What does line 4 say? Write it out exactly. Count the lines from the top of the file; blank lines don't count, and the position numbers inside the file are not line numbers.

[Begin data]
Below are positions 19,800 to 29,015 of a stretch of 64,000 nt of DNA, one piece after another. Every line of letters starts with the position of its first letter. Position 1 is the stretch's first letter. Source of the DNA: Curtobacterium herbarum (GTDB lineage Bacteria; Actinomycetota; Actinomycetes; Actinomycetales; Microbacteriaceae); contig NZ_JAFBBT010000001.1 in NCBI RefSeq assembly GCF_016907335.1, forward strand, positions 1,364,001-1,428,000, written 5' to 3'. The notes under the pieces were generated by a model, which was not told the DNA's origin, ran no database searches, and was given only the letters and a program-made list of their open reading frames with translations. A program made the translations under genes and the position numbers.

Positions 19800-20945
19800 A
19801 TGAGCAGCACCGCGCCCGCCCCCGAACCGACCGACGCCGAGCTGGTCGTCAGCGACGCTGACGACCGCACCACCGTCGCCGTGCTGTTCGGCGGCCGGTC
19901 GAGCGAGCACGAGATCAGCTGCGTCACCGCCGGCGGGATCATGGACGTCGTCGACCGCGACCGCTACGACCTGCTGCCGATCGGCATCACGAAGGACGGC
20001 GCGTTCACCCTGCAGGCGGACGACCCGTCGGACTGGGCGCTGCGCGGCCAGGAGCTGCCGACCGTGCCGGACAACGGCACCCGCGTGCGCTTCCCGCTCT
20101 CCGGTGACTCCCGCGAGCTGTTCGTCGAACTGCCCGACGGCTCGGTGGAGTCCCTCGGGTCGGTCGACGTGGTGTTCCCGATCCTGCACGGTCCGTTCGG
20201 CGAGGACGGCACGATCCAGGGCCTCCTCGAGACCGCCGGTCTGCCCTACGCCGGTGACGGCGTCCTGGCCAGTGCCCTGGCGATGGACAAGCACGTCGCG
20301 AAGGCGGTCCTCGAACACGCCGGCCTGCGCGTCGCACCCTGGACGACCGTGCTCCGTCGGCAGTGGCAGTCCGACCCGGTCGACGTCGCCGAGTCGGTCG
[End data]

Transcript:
19801 TGAGCAGCACCGCGCCCGCCCCCGAACCGACCGACGCCGAGCTGGTCGTCAGCGACGCTGACGACCGCACCACCGTCGCCGTGCTGTTCGGCGGCCGGTC